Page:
National Fisherman


BOSTON — The state attorney general of Massachusetts filed suit against federal fishing regulators Thursday in an attempt to block new rules that she called a "death sentence" for New England's fleet.

The filing by Attorney General Martha Coakley comes four weeks after major new cuts in catch limits for bottom-dwelling groundfish went into effect May 1.

The most significant cut is a 78 percent year-to-year reduction in the catch of Gulf of Maine cod, but fishermen have also absorbed huge reductions in key flounder and haddock species.

Fishermen say they aren't allowed to catch enough fish to stay in business.

"I am in financial ruin," said Gloucester fisherman Joe Orlando, who stood with industry advocates and Coakley at the Boston Fish Pier when Coakley announced the suit.

The suit alleges that though regulators at the National Oceanic and Atmospheric Administration acknowledge the cuts will be devastating, they haven't met legal requirements to mitigate them. It also charges regulators with using flawed science to back overly restrictive rules.

"The federal government has shown a callous disregard for the well-being of Massachusetts fishing families," Coakley said.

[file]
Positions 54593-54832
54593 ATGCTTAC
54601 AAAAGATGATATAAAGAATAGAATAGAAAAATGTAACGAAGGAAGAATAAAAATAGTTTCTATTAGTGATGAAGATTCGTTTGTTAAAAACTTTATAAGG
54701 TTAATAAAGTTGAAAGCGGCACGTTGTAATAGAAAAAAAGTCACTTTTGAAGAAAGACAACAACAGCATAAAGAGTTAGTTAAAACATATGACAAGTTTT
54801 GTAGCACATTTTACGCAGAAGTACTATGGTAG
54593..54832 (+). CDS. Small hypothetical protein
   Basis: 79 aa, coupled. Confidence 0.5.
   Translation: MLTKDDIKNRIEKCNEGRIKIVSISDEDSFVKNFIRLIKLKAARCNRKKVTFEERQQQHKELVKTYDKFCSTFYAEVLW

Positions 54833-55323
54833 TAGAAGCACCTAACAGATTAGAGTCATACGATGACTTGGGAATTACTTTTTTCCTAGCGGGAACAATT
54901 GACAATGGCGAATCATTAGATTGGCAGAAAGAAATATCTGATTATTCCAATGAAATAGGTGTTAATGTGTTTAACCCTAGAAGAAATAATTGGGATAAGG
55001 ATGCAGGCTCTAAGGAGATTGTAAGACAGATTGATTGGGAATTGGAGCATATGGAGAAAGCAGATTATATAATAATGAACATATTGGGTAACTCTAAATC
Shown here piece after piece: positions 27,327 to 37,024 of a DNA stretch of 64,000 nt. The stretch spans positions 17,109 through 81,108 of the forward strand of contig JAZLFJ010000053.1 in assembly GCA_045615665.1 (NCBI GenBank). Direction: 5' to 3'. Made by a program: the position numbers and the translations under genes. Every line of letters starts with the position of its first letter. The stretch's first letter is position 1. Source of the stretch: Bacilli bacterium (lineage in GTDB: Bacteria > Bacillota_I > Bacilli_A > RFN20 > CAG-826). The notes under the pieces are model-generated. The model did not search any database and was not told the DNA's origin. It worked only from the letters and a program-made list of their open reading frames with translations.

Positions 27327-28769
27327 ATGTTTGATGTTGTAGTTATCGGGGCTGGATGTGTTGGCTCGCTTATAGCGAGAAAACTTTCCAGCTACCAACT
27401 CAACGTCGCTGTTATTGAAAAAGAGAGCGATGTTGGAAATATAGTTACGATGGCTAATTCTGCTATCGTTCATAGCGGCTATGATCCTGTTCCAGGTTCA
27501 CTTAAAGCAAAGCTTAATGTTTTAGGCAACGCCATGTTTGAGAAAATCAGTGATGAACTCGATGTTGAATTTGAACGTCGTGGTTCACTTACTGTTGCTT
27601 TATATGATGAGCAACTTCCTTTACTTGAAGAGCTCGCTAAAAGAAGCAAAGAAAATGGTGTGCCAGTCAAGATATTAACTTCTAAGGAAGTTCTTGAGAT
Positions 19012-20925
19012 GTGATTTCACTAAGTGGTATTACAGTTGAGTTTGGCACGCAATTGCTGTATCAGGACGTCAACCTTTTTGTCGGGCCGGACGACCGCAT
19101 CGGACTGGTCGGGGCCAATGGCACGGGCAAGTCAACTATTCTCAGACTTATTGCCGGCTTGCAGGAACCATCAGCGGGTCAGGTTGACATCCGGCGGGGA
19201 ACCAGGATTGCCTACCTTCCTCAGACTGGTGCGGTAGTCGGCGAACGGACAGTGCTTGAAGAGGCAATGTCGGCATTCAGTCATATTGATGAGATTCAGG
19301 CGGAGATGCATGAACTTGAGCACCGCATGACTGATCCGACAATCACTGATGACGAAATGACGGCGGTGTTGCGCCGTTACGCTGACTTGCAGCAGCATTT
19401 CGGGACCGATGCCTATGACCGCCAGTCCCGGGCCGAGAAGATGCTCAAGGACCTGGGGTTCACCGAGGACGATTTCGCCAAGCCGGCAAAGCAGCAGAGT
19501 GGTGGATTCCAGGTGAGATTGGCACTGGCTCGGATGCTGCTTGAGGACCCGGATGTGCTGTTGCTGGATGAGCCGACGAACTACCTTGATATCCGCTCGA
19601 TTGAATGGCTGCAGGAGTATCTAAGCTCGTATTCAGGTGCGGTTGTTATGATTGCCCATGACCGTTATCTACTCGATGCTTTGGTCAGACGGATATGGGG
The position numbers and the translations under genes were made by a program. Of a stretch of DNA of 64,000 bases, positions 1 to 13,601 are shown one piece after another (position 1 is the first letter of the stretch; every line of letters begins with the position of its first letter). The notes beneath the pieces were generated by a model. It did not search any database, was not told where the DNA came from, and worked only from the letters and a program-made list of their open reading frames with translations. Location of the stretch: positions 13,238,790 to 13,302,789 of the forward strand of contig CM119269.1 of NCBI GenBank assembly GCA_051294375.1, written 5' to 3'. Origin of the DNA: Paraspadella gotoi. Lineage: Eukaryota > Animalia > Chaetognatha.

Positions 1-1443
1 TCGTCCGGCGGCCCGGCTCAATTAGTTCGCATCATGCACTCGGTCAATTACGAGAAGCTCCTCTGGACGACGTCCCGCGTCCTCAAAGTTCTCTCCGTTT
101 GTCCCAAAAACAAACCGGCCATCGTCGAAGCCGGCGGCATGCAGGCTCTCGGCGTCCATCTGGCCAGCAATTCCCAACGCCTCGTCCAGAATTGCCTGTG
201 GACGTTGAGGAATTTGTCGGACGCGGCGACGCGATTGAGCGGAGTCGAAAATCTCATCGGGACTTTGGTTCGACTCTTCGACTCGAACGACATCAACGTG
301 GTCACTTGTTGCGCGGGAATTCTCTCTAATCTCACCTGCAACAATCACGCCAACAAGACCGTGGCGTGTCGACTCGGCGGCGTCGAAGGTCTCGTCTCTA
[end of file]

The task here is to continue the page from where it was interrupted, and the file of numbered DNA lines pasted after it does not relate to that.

Read the full story at Portland Press Herald>>

Inside the Industry

The following was released by the Maine Department of Marine Resources on Jan. 22:

The Maine Department of Marine Resources announced an emergency regulation that will support the continued rebuilding effort in Maine’s scallop fishery. The rule, effective January 23, 2016, will close the Muscle Ridge Area near South Thomaston and the Western Penobscot Bay Area.

Read more...

Louisiana’s Department of Wildlife and Fisheries, which governs commercial and recreational fishing in the state, got a new boss in January. Charlie Melancon, a former member of the U.S. House of Representatives and state legislator, was appointed to the job by the state’s new governor, John Bel Edwards.

Although much of his non-political work in the past has centered on the state’s sugar cane industry, Melancon said he is confident that other experience, including working closely with fishermen when in Congress, has prepared him well for this new challenge.

Read more...
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